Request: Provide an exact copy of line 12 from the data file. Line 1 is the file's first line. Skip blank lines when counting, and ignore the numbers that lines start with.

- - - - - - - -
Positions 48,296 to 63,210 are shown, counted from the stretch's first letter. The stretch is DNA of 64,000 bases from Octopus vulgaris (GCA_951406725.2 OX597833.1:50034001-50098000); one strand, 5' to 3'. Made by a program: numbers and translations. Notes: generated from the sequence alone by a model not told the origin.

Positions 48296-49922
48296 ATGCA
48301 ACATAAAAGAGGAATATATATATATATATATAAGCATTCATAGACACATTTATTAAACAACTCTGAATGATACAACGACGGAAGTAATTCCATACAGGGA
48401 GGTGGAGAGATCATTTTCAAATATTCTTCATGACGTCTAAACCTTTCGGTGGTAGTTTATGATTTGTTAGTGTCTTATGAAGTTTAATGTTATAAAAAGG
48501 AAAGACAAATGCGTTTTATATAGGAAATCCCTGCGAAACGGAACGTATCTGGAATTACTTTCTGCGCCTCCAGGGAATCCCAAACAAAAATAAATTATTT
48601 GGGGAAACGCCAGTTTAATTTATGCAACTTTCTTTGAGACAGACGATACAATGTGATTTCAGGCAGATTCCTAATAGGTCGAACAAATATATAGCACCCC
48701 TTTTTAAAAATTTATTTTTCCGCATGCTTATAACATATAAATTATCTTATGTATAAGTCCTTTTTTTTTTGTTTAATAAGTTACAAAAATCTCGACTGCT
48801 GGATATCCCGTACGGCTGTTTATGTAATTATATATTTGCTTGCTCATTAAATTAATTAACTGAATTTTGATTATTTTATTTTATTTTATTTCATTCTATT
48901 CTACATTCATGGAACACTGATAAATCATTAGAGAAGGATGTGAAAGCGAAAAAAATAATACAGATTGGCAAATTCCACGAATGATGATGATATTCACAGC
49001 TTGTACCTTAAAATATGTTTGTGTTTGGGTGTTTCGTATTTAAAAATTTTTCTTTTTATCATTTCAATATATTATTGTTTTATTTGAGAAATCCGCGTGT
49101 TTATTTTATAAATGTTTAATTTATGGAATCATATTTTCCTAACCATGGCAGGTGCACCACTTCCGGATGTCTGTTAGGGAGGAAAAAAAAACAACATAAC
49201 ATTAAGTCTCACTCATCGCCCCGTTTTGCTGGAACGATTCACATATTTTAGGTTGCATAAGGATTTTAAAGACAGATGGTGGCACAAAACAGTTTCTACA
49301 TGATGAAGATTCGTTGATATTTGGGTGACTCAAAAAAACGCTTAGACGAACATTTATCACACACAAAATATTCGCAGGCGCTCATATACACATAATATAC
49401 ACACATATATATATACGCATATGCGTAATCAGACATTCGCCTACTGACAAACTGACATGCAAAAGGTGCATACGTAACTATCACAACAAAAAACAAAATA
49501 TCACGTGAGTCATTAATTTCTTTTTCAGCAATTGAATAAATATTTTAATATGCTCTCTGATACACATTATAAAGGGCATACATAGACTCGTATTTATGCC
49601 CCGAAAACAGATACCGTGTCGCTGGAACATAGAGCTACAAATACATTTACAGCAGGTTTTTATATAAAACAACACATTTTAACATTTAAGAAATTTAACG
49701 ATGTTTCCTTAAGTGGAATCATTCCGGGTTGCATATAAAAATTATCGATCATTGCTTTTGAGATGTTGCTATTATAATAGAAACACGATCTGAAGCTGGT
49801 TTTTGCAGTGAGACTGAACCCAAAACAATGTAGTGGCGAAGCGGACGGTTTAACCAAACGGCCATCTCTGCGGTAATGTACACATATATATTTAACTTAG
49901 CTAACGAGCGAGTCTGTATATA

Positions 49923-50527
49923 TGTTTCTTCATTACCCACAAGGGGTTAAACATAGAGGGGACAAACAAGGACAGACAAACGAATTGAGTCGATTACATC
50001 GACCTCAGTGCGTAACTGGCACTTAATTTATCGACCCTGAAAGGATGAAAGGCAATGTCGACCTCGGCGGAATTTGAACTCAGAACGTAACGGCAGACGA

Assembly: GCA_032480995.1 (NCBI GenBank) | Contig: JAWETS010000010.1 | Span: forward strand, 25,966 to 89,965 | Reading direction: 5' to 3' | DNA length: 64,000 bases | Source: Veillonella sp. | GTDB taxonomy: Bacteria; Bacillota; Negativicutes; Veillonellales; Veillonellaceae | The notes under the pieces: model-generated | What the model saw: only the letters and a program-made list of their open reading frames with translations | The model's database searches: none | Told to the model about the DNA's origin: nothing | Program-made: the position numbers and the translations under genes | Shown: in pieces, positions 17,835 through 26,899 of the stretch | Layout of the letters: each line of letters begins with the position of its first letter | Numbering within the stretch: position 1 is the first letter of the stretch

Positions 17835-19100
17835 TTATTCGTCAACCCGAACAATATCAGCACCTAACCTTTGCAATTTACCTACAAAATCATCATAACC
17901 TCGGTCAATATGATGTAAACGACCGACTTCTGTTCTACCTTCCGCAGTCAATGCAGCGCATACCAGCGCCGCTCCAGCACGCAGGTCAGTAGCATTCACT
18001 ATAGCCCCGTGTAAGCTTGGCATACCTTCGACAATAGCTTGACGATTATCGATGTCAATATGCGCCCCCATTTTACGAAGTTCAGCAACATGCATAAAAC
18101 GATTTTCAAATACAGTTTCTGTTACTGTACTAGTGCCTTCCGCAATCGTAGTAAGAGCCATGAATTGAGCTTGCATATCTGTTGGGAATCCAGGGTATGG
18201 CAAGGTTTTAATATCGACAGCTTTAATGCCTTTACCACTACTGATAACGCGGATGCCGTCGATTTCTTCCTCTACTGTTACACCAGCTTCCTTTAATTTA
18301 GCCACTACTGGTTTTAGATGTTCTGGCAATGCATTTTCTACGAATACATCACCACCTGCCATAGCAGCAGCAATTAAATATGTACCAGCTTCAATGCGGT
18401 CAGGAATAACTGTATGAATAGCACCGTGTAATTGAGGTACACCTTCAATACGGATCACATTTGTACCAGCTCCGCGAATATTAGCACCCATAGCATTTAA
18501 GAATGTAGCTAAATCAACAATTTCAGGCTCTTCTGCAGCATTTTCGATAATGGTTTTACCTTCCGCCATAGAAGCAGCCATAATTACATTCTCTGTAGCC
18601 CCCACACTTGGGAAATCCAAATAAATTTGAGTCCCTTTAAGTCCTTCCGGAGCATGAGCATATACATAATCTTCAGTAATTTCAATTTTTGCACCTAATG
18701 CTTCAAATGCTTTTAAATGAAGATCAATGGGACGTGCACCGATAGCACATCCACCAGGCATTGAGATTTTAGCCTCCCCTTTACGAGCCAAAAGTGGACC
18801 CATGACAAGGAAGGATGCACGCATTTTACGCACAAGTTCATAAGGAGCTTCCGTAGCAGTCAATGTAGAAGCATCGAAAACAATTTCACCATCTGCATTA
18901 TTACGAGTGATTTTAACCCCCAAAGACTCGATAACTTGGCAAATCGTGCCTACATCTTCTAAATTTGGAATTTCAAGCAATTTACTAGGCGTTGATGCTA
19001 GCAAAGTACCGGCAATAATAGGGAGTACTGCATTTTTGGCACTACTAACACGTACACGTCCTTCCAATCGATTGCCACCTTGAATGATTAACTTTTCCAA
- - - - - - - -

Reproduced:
49101 TTATTTTATAAATGTTTAATTTATGGAATCATATTTTCCTAACCATGGCAGGTGCACCACTTCCGGATGTCTGTTAGGGAGGAAAAAAAAACAACATAAC